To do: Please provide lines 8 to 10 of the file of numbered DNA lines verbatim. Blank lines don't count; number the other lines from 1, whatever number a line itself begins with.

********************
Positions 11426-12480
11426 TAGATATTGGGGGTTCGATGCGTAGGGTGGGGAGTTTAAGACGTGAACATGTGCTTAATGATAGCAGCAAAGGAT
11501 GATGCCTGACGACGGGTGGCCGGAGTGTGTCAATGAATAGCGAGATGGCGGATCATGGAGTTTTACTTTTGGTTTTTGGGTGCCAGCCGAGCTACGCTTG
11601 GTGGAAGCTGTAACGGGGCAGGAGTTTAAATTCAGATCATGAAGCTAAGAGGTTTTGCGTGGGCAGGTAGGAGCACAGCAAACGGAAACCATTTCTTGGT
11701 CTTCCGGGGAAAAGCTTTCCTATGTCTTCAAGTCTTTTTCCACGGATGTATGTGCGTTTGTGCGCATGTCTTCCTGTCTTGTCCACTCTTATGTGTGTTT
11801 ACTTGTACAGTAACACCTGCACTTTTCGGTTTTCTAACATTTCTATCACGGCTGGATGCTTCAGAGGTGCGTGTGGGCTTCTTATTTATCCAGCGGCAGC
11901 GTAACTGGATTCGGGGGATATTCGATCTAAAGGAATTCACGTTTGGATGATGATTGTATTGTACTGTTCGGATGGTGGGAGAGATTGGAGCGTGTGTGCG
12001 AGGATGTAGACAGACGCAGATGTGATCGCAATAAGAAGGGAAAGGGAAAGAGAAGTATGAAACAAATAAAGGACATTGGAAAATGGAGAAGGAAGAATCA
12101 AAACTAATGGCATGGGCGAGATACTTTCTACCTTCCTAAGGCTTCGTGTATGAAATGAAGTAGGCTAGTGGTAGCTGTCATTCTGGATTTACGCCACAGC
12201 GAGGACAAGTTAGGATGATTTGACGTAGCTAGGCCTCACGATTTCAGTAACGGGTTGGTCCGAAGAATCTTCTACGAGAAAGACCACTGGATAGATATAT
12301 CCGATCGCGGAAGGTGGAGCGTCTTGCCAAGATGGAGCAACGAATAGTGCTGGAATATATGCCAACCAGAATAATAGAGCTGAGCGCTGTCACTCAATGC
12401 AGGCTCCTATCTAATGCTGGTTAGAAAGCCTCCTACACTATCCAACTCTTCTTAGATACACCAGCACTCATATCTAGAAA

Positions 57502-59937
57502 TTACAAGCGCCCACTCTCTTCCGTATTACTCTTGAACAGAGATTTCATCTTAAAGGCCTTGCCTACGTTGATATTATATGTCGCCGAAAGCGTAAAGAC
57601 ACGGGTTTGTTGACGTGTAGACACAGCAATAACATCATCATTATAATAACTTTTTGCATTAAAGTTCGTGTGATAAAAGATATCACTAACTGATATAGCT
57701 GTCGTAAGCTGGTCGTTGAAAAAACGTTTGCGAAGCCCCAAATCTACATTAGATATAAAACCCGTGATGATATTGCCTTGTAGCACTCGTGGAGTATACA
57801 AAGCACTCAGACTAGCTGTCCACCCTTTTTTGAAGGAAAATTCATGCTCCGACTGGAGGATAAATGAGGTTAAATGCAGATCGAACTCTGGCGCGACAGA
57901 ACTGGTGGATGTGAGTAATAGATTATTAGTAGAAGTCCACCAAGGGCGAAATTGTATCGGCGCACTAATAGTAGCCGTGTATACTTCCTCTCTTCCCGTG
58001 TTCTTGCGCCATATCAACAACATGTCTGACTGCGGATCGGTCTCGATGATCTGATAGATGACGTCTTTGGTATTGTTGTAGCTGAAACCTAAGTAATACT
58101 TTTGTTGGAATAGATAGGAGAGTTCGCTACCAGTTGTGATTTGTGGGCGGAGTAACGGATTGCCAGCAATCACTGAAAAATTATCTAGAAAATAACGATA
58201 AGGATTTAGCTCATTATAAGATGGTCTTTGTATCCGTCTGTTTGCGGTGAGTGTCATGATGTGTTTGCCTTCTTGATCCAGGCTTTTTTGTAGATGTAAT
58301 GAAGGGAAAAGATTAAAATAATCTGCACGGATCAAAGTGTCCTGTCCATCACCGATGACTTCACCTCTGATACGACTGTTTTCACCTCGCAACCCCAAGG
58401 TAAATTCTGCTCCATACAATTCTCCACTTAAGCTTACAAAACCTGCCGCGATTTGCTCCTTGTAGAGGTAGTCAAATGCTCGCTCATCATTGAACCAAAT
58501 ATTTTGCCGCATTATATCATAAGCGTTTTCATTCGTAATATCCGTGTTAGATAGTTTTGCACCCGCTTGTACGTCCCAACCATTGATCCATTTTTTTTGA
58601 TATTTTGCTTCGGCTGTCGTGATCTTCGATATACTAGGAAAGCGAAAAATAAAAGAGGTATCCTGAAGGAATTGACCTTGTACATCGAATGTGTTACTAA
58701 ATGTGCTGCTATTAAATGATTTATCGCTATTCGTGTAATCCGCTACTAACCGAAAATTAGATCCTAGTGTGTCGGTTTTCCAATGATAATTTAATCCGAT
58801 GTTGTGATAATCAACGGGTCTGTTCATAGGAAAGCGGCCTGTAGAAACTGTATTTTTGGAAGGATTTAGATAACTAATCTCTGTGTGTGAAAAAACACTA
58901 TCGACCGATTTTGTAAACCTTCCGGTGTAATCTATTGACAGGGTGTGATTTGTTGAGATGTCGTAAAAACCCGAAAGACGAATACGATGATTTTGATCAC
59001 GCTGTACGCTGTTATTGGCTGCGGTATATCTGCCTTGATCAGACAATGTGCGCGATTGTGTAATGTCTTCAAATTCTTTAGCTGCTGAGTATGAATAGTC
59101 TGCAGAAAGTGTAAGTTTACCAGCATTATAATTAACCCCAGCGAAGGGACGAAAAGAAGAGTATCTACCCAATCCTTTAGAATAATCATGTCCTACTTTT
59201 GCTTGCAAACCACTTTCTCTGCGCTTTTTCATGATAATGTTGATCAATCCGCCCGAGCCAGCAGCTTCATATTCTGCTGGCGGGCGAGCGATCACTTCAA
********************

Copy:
12001 AGGATGTAGACAGACGCAGATGTGATCGCAATAAGAAGGGAAAGGGAAAGAGAAGTATGAAACAAATAAAGGACATTGGAAAATGGAGAAGGAAGAATCA
12101 AAACTAATGGCATGGGCGAGATACTTTCTACCTTCCTAAGGCTTCGTGTATGAAATGAAGTAGGCTAGTGGTAGCTGTCATTCTGGATTTACGCCACAGC
12201 GAGGACAAGTTAGGATGATTTGACGTAGCTAGGCCTCACGATTTCAGTAACGGGTTGGTCCGAAGAATCTTCTACGAGAAAGACCACTGGATAGATATAT